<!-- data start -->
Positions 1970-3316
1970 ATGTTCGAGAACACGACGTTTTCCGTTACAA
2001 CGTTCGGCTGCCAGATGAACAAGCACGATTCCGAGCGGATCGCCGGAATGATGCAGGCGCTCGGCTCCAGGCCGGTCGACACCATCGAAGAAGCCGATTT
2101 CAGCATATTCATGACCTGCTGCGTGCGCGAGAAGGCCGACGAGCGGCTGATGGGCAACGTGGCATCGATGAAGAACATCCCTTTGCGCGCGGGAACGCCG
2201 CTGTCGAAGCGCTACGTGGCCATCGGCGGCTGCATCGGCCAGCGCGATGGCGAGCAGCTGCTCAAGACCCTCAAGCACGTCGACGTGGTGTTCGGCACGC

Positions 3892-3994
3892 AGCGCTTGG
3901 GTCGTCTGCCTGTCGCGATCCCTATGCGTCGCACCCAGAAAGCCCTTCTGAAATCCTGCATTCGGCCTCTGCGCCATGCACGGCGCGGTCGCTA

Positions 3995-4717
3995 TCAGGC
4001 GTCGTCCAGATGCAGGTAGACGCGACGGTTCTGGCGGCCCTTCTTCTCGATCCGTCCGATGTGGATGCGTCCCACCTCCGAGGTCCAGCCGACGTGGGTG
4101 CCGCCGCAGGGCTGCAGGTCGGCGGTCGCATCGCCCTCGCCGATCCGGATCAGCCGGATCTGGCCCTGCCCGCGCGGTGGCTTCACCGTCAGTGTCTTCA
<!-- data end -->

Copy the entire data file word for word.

Positions 1970-3316
1970 ATGTTCGAGAACACGACGTTTTCCGTTACAA
2001 CGTTCGGCTGCCAGATGAACAAGCACGATTCCGAGCGGATCGCCGGAATGATGCAGGCGCTCGGCTCCAGGCCGGTCGACACCATCGAAGAAGCCGATTT
2101 CAGCATATTCATGACCTGCTGCGTGCGCGAGAAGGCCGACGAGCGGCTGATGGGCAACGTGGCATCGATGAAGAACATCCCTTTGCGCGCGGGAACGCCG
2201 CTGTCGAAGCGCTACGTGGCCATCGGCGGCTGCATCGGCCAGCGCGATGGCGAGCAGCTGCTCAAGACCCTCAAGCACGTCGACGTGGTGTTCGGCACGC

Positions 3892-3994
3892 AGCGCTTGG
3901 GTCGTCTGCCTGTCGCGATCCCTATGCGTCGCACCCAGAAAGCCCTTCTGAAATCCTGCATTCGGCCTCTGCGCCATGCACGGCGCGGTCGCTA

Positions 3995-4717
3995 TCAGGC
4001 GTCGTCCAGATGCAGGTAGACGCGACGGTTCTGGCGGCCCTTCTTCTCGATCCGTCCGATGTGGATGCGTCCCACCTCCGAGGTCCAGCCGACGTGGGTG
4101 CCGCCGCAGGGCTGCAGGTCGGCGGTCGCATCGCCCTCGCCGATCCGGATCAGCCGGATCTGGCCCTGCCCGCGCGGTGGCTTCACCGTCAGTGTCTTCA